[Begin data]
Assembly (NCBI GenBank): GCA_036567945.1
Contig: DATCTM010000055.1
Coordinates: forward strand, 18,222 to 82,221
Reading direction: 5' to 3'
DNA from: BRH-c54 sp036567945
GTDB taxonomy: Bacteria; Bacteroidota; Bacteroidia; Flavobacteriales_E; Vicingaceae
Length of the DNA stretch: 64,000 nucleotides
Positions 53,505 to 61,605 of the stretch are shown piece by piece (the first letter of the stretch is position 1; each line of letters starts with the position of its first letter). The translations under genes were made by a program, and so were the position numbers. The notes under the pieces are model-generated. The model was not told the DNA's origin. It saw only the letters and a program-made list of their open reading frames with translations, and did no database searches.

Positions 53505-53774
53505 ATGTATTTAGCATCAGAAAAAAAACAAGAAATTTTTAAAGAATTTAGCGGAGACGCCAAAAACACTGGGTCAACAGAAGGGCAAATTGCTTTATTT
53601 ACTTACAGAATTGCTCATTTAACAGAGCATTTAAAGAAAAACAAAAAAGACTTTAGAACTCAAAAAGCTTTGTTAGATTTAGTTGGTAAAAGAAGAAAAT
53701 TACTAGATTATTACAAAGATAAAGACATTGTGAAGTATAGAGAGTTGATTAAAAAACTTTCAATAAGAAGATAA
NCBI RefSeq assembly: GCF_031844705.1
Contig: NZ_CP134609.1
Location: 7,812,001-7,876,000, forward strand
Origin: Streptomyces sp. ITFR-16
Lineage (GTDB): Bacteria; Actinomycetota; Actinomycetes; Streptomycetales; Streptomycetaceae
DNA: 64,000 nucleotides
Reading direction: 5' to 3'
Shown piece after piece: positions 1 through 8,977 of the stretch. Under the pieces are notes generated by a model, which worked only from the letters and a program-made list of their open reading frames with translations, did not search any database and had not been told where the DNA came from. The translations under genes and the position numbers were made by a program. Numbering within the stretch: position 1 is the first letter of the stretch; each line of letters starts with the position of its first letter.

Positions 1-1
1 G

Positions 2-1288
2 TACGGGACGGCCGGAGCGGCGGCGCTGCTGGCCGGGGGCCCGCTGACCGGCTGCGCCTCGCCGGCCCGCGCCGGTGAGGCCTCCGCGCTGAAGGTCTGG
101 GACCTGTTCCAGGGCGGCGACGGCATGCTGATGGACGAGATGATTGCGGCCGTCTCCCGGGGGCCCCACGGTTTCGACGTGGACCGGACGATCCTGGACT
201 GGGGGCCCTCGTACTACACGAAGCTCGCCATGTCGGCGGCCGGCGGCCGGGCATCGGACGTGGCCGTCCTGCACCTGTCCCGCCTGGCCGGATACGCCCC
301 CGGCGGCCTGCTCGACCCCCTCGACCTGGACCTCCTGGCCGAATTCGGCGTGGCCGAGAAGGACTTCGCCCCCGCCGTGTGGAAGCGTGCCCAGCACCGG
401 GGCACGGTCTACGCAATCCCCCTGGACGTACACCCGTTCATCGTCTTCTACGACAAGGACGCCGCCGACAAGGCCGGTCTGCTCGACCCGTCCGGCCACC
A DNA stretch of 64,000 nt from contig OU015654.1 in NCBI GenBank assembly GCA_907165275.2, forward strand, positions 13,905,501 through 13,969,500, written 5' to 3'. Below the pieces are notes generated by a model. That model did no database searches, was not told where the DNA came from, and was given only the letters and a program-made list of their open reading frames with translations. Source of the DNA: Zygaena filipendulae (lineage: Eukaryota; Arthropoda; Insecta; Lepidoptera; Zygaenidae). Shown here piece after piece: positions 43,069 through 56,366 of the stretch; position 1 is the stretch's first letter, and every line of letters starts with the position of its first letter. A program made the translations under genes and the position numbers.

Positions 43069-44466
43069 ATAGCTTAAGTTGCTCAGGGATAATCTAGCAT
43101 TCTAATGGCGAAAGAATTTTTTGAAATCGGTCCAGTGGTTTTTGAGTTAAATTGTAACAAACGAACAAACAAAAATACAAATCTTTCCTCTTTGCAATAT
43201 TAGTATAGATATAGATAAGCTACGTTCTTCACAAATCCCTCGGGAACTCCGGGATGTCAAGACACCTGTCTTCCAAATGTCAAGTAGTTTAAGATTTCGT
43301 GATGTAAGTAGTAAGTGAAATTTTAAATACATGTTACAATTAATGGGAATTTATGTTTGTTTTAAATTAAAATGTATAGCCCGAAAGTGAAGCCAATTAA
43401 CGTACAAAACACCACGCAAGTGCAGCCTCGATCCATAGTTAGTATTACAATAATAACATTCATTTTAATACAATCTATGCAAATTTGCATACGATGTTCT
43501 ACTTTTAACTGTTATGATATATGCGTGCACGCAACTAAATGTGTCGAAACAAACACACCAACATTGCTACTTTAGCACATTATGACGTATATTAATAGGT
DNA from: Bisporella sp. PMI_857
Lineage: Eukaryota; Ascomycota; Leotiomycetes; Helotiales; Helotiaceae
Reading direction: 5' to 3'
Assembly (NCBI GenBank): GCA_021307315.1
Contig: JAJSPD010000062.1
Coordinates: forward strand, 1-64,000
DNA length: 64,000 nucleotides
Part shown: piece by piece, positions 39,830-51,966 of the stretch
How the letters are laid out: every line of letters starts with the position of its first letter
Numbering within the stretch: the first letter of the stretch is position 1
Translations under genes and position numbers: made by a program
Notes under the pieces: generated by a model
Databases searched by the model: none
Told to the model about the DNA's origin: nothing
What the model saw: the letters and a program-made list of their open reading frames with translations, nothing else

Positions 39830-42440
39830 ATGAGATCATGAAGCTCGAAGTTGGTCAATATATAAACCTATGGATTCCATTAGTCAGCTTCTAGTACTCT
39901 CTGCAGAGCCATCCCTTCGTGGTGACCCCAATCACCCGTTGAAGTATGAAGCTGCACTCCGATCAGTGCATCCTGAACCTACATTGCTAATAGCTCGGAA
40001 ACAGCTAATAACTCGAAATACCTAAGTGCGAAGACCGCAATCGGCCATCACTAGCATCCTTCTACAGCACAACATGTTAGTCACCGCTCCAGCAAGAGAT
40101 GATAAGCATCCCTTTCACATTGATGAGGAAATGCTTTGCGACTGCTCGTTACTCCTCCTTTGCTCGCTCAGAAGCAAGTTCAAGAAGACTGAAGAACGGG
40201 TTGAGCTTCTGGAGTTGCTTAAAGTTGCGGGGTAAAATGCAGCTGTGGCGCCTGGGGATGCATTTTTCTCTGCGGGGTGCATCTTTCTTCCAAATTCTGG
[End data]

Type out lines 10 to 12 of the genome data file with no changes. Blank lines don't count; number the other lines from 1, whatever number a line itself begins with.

53505 ATGTATTTAGCATCAGAAAAAAAACAAGAAATTTTTAAAGAATTTAGCGGAGACGCCAAAAACACTGGGTCAACAGAAGGGCAAATTGCTTTATTT
53601 ACTTACAGAATTGCTCATTTAACAGAGCATTTAAAGAAAAACAAAAAAGACTTTAGAACTCAAAAAGCTTTGTTAGATTTAGTTGGTAAAAGAAGAAAAT
53701 TACTAGATTATTACAAAGATAAAGACATTGTGAAGTATAGAGAGTTGATTAAAAAACTTTCAATAAGAAGATAA